Mosionzhik-Karacharova
Baku, 1964
1.e4 e5 2.Nc3 Nf6 3.Bc4 Nxe4 4.Qh5 Nd6 5.Bb3 Nc6 6.Nb5 g6 7.Qf3 f5 8.Qd5 Qe7 9.Nxc7+ Kd8 10.Nxa8 b6 11.d3 Bb7 12.h4 Bg7 13.Bg5 Bf6 14.Bxf6 Qxf6 15.Qf3 Nd4 16.Qh3 Bxa8 17.O-O-O e4 18.dxe4 Nxe4 19.Qe3 Nxb3+ 20.axb3 Re8 21.Nf3 Nc5 22.Qf4 Kc8 23.Rhe1 Ne4 24.Ng5 Re7 25.f3 Nc5 26.Nxh7 Rxh7 27.Re8+ Kb7 28.Rb8+ Ka6 29.Qc4+ Ka5 30.b4+ Ka4 31.bxc5+ Ka5 32.Rxa8 d5 33.Rxd5 b5 34.Qa2+ 1-0

M. Keller-Kenez
corres.
ICCF, 1968
1.e4 e5 2.Nc3 Nf6 3.Bc4 Nxe4 4.Qh5 Nd6 5.Bb3 Nc6 6.Nb5 g6 7.Qf3 f5 8.Qd5 Qe7 9.Nxc7+ Kd8 10.Nxa8 b6 11.d3 Bb7 12.h4 Kc8 13.Qf3 Nd4 14.Qh3 Bg7 15.Bg5 Qf8 16.Nxb6+ axb6 17.Be3 Kc7 18.Bxd4 exd4 19.O-O-O Qa8 20.Nf3 Bd5 21.Kb1 Qa5 22.Qg3 Ra8 23.a3 Qc5 24.Nd2 Kb7 25.Bxd5+ Qxd5 26.Qf3 Kc6 27.Rde1 Bf6 28.Re2 b5 29.g3 b4 30.Qxd5+ Kxd5 31.Nc4 Nxc4 32.dxc4+ Kxc4 33.axb4 Kxb4 34.Rd1 Kc5 35.Rd3 h6 36.h5 f4 37.hxg6 Rg8 38.gxf4 Rxg6 39.Rg3 1-0

Piwowarow-Klompus
corres., 1970
1.e4 e5 2.Nc3 Nf6 3.Bc4 Nxe4 4.Qh5 Nd6 5.Bb3 Nc6 6.Nb5 g6 7.Qf3 f5 8.Qd5 Qe7 9.Nxc7+ Kd8 10.Nxa8 b6 11.d3 Bb7 12.h4 Ne7 13.Bg5 Nxd5 14.Bxf6+ Nxf6 15.Nxb6 axb6 16.f3 Bh6 0-1

Howlett-Homan
LERA Open
California, 1993
1.e4 e5 2.Nc3 Nf6 3.Bc4 Nxe4 4.Qh5 Nd6 5.Bb3 Nc6 6.Nb5 g6 7.Qf3 f5 8.Qd5 Qe7 9.Nxc7+ Kd8 10.Nxa8 b6 11.d3 Bb7 12.h4 Bg7 13.Bg5 Bf6 14.Qf3 Nd4 15.Qg3 Bxa8 16.Bxf6 Qxf6 17.Qg5 Qxg5 18.hxg5 Bxg2 19.Rh2 Bf3 20.c3 Nxb3 21.axb3 Bc6 22.Rxa7 e4 23.d4 f4 24.Ne2 f3 25.Ng3 b5 26.Kd2 Nf7 27.c4 bxc4 28.bxc4 1-0

FDV-70
10.Nxa8 b6 11.d3 Bb7 12.h4 h6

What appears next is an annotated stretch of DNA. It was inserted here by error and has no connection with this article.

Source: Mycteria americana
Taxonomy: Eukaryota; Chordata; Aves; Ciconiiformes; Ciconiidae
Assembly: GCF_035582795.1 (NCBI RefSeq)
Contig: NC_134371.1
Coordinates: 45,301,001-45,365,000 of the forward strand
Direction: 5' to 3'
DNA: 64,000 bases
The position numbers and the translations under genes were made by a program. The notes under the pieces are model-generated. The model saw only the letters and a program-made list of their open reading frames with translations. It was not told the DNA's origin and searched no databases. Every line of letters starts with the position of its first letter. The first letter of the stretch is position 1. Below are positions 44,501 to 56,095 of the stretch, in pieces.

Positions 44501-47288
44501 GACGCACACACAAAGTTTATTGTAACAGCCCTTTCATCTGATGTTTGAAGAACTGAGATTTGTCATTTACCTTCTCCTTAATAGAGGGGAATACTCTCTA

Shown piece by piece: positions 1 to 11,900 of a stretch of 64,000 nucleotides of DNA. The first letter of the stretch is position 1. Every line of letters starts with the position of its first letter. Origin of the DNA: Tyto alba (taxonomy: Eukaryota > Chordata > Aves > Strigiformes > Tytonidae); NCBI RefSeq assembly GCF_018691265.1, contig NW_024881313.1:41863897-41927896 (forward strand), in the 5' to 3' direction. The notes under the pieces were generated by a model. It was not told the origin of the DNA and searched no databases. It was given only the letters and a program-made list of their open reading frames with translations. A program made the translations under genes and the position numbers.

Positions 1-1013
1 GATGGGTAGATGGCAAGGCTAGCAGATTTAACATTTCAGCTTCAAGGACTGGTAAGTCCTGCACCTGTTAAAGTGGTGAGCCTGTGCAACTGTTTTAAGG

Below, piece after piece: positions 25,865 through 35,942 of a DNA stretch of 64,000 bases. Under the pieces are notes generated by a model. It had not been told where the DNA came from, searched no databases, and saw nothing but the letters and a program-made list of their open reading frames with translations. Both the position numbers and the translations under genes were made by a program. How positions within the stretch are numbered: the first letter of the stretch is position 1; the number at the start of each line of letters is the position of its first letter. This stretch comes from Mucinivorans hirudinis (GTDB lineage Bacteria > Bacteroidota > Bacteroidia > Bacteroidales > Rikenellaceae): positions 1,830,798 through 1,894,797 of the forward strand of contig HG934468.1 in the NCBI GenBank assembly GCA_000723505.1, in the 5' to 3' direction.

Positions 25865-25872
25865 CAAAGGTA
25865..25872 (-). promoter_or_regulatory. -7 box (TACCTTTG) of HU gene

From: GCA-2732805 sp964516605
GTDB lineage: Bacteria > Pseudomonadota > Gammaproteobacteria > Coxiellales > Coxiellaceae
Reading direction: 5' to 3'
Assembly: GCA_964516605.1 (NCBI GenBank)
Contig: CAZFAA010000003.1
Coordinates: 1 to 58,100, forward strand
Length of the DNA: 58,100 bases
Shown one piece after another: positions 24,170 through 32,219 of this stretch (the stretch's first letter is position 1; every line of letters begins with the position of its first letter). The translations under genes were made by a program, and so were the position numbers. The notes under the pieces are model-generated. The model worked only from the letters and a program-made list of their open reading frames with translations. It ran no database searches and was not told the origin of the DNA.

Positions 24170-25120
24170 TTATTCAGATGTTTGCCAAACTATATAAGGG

Cherepkov-Korelov
Leningrad, 1964
[ECO]
1.e4 e5 2.Nc3 Nf6 3.Bc4 Nxe4 4.Qh5 Nd6 5.Bb3 Nc6 6.Nb5 g6 7.Qf3 f5 8.Qd5 Qe7 9.Nxc7+ Kd8 10.Nxa8 b6 11.d3 Bb7 12.h4 h6 13.Qf3 Nd4 14.Qg3
(14.Qh3!?) 14…Bxa8 15.c3 f4 16.Qxg6 Nxb3 17.axb3 Bd5 18.Rh2 Rg8 19.Qh5 Bxg2 20.Rxg2 +/- Rxg2 21.Kf1 Rg8 22.Rxa7 Nc8 23.Rb7 Qg7 24.Nf3 e4 25.dxe4 Bc5 26.Ke2 Qg2 27.Bd2 Bxf2 28.Kd1 Be3 29.Kc2 Rg7 30.Qf5 Nd6 31.Qf8+ Ne8 32.Rb8+ Kc7 33.Rxe8 Qxf3 34.Qxg7 Bc5 35.Qe5+ 1-0

Zuckmann-Schulz
corres. 1969
1.e4 e5 2.Nc3 Nf6 3.Bc4 Nxe4 4.Qh5 Nd6 5.Bb3 Nc6 6.Nb5 g6 7.Qf3 f5 8.Qd5 Qe7 9.Nxc7+ Kd8 10.Nxa8 b6 11.d3 Bb7 12.h4 h6 13.Nxb6 axb6 14.Qf3 Nd4 15.Qg3 f4 16.Qxg6 Rh7 17.c3 Rg7 18.Qh5 Bxg2 19.Rh2 Bc6 20.cxd4 Rxg1+ 21.Kd2 Nb5 22.Qxe5 Qb4+ 23.Kc2 Nxd4+ 24.Kb1 Bd6 25.a3 Bxe5 26.axb4 Nxb3 0-1

Cipev- Ľubomír Ftáčnik
Czechoslovakia Team Ch. 1973
1.e4 e5 2.Nc3 Nf6 3.Bc4 Nxe4 4.Qh5 Nd6 5.Bb3 Nc6 6.Nb5 g6 7.Qf3 f5 8.Qd5 Qe7 9.Nxc7+ Kd8 10.Nxa8 b6 11.d3 Bb7 12.h4 h6 13.Qf3 Nd4 14.Qg3 Bxa8 15.Bd2 e4 16.O-O-O Bg7 17.Bf4 N6b5 18.Bg5 1-0

Harding-Taylor
corres. 1974
[ECO]
1.e4 e5 2.Nc3 Nf6 3.Bc4 Nxe4 4.Qh5 Nd6 5.Bb3 Nc6 6.Nb5 g6 7.Qf3 f5 8.Qd5 Qe7 9.Nxc7+ Kd8 10.Nxa8 b6 11.d3 Bb7 12.h4 h6 13.Qf3 Nd4 14.Qg3 f4 15.Qxg6 N4f5
(15…Rh7 16.c3!) 16.Nxb6 axb6 17.Bd2 +/-

Carleton-Moore
corres.
BPFC 1976